For some people, travel time is me-time, an opportunity to work or read away from phones, meetings, and the myriad interruptions throughout a busy day. If that describes your travel habits, you may be missing out on an excellent networking opportunity. After all, that kid next to you in the t-shirt and jeans might own his own e-commerce site and be looking for just the kind of expertise you can offer.
The subject of in-flight networking sparked a lively debate recently in the forums of FlyerTalk.com, an online community of frequent travelers. Discretion and courtesy were the main concerns, yet those who were open to conversing with seatmates found the experience rewarding. ”My usual opening gambit is to ask whether the seatmate is ’coming or going,’” KURTVH wrote. ”You can usually tell by non-verbals whether [they’re] interested in chatting. I have hired three people I met on planes in the last 2 years. I’ve also met a couple of people who became vendors for my company.”
Even if you’re not that social by nature, it’s not difficult to make introductions and build business relationships. Here are some tips to making connections with people while on the ground or in the air:
- Be courteous. If there’s a Rule # 1 of in-flight networking, it is: Thou Shalt Not Annoy. Networking with strangers, whether in an airport lounge, waiting to board, or in flight, is not the same as networking at, say, an industry convention. “There’s a protocol for [networking] when you’re sitting next to someone on a plane—there are signals and cues that express whether your fellow passenger wants to chat,” says Terri Sjodin, principle of Newport Beach, California-based Sjodin Communications and author of Small Message, Big Impact: The Elevator Speech Effect. “If someone sitting next to you puts on their headphones, that’s typically a signal that means they don’t want to talk, and you should respect that.”
- Speak up. Short of such a signal, Sjodin says she tries to greet her fellow passenger with a light welcome. “I might say something like, ‘Hi, I’m your seat mate,’ and then I’m quiet. But I’ve indicated that I’m open to interacting,” she says. Another easy opening gambit? Your common destination.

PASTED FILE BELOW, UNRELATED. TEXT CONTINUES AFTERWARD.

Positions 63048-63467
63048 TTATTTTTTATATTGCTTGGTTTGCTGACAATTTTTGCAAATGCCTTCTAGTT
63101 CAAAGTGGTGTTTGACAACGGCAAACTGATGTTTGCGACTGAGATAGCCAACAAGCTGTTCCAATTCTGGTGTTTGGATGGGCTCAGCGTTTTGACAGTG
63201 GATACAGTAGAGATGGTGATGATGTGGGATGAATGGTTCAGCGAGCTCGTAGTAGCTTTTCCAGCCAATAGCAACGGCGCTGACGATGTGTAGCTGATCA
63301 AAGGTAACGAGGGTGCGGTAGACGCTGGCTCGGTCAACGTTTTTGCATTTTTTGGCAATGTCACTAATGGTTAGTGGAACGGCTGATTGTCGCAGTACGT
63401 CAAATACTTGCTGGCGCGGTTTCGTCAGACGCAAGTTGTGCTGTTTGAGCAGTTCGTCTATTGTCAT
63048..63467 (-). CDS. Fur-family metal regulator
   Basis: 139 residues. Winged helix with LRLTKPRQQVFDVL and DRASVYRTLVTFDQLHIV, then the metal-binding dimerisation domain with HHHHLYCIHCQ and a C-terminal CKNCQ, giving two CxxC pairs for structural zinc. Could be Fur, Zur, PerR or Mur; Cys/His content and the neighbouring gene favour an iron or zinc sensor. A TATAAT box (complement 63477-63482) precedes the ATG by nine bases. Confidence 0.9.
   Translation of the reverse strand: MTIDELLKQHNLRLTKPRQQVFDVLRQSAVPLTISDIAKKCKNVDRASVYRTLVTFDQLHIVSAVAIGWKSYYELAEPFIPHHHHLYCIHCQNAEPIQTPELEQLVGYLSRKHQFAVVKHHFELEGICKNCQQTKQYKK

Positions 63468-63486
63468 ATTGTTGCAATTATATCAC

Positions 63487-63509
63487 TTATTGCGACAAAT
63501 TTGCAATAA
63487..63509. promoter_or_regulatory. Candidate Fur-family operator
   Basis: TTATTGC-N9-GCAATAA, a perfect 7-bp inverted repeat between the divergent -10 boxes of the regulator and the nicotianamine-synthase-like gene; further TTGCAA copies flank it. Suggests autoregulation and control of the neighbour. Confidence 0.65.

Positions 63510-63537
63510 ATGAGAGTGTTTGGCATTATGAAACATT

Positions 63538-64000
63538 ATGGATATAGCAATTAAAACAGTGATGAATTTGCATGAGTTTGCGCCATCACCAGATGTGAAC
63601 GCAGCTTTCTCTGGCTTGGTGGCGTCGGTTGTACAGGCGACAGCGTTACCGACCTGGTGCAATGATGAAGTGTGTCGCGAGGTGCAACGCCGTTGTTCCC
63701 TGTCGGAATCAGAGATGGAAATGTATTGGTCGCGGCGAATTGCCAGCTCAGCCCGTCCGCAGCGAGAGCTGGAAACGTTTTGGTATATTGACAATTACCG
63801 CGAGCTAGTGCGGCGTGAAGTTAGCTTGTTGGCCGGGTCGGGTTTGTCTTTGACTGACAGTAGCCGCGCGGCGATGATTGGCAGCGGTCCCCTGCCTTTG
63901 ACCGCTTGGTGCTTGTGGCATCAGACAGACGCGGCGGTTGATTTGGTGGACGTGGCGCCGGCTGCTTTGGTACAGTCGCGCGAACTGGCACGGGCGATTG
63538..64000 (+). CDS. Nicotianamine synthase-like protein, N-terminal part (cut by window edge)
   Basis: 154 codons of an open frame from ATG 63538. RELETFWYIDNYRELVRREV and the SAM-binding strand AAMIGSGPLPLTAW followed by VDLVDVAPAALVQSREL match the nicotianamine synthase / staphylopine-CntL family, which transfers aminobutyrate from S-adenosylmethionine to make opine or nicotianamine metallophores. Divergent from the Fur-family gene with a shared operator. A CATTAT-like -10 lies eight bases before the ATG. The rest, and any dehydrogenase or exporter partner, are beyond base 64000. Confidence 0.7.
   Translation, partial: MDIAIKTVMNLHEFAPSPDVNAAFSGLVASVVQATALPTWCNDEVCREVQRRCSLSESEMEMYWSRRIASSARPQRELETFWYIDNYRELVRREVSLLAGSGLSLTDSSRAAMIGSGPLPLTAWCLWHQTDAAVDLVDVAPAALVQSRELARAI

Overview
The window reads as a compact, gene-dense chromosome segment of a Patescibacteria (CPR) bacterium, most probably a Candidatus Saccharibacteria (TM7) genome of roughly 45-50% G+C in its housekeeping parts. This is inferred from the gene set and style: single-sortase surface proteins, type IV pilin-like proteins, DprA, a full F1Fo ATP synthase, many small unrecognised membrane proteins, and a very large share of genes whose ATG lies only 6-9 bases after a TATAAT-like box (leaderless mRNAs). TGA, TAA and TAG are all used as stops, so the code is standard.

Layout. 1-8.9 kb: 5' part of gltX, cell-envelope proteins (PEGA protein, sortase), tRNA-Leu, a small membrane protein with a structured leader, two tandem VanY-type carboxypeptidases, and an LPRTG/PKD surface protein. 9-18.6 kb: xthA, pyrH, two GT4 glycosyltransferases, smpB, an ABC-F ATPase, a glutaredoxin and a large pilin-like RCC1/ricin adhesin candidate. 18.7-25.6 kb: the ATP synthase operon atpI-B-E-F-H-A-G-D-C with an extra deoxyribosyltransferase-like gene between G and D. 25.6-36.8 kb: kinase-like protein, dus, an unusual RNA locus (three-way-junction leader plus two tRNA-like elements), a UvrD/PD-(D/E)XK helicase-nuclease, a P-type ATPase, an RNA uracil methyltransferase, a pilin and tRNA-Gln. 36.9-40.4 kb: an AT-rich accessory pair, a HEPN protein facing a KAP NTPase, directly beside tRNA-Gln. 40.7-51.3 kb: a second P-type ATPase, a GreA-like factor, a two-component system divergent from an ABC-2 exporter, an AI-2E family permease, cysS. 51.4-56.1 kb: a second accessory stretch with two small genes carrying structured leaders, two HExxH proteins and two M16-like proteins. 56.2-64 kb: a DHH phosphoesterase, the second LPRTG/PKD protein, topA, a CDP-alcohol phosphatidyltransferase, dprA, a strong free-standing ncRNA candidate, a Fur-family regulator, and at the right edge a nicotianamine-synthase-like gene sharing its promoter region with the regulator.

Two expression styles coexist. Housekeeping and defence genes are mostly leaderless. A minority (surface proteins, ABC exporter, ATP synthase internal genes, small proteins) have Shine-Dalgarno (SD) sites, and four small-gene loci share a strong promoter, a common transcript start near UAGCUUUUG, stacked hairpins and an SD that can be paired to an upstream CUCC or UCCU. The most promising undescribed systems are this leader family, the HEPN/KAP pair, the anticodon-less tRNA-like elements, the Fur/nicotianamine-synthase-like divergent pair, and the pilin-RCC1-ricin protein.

- Size up. Margo Geller, an Atlanta-based consultant and coach who authored The Love Club: A New Approach to Business Networking, suggests a more studied strategy when you find yourself among a group of strangers—say, in the airport lounge or gate area. “The first thing to do when networking is to define your ideal client, ideal referral source, and ideal referral partner,” she says. So if you see someone who looks like she could fit that description, sit down next to her. “It’s still a shot in the dark—like catching a fish in the ocean versus in a stocked fishing pond,” she concedes. Once you’ve engaged, decide if you’re actually enjoying the interaction. If not, politely move on.
- Keep it brief. “If you do have a chance to appropriately share who you are and what you do, you want to get to the point quickly,” says Sjodin. She suggests having a well thought out “elevator speech, a brief, authentic, classy presentation” that leaves a listener intrigued. “If they ask a follow-up question, the real conversation can begin,” she notes.
- Keep it up, even when you’re on the road. You needn’t limit networking to those nearby, however. “I suggest to clients that when they travel, they keep nurturing their most important current and potential contacts,” says Geller. “It’s a perfect time to write a note, to think about that person specifically, and research articles to send to them. You’re probably not going to have time to do this at work or home.”
Okay, so your seatmate is a college student trekking her way across Europe. Now what? “The person next to you doesn’t always have to be a target, prospect, or a person who will advance your career,” Sjodin says. “Sometimes it’s nice just to listen and learn about other people. Lots of great meetings can happen. I’ve sat next to literary agents, potential clients, organic gardeners, film directors, entrepreneurs with new projects, philanthropists, and even a rock star. The magical thing about flying is that it puts human contact back into social networking. You just never know.”